I have seen different breeds of bird dogs in action, primarily pointing breeds because that’s my preference, but I am especially partial to Brittanys. I share my home and my life with three of them.
Brittanys are medium-sized and very intelligent, agile, versatile, trainable hunting and house dogs. They are focused, fun-loving, hard-working, sometimes intense, happy animals. Brittanys can go directly from the show ring to the woods or vice versa. They can do any other dog sport offered to them.
But where you really see a Brittany shine is in the quest for game birds. I often see their hunting patterns as a form of canine ballet. They adeptly maneuver rock walls, fallen trees, thick brush and other obstacles in their quests for their feathered quarry.
My appreciation for the beauty of the graceful movement of a well-bred Brittany can stop me in my tracks. I say well-bred because careful breeding yields the structure bird dogs need to do their jobs well and with less risk of injury. A well-bred Brittany in good condition paces itself and can work hard for several hours with minimal rest stops. It has natural instinct and ability.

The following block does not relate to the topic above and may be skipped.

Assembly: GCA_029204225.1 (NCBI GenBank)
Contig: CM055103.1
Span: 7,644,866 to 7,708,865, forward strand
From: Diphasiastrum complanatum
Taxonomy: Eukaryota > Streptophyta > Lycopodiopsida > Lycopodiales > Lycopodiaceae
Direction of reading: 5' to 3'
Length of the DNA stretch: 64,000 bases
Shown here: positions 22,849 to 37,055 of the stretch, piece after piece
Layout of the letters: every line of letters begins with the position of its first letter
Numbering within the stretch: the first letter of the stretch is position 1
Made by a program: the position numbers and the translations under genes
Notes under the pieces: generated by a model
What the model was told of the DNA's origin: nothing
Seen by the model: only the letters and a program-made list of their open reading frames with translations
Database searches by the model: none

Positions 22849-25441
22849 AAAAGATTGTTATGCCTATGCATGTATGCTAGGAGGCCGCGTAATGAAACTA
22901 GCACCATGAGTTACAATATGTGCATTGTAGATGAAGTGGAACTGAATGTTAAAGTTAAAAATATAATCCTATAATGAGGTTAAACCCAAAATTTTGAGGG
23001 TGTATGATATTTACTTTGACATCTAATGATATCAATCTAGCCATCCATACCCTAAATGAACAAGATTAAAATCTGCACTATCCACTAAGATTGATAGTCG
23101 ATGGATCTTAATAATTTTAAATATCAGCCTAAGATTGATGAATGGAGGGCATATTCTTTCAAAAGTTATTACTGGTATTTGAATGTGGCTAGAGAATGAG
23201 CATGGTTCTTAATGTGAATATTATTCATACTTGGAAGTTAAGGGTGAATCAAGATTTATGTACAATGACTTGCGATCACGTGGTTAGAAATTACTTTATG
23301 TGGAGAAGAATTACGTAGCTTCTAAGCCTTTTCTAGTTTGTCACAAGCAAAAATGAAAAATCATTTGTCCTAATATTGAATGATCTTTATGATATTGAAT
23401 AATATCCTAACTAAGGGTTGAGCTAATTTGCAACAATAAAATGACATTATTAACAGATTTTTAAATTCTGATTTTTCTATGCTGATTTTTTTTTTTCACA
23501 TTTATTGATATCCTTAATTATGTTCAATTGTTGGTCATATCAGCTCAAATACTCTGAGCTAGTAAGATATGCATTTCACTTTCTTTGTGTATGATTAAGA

But even with the best breeding, dogs do get injured. There are many hazards, from porcupines, skunks, coyotes and bears to old dumps full of broken glass and rusty metal. There are also ticks that can carry deadly diseases and thorny bushes that can rip skin or injure eyes.
A dog first aid kit is a must for handlers and needs to include pliers. Did I mention porcupines?
As a longtime employee of Bangor Daily News, I have served many roles over the years, but I now have a dream job as Community Editor. I live in Hermon with my four Brittany dogs: Sassy, Bullet, Thistle...
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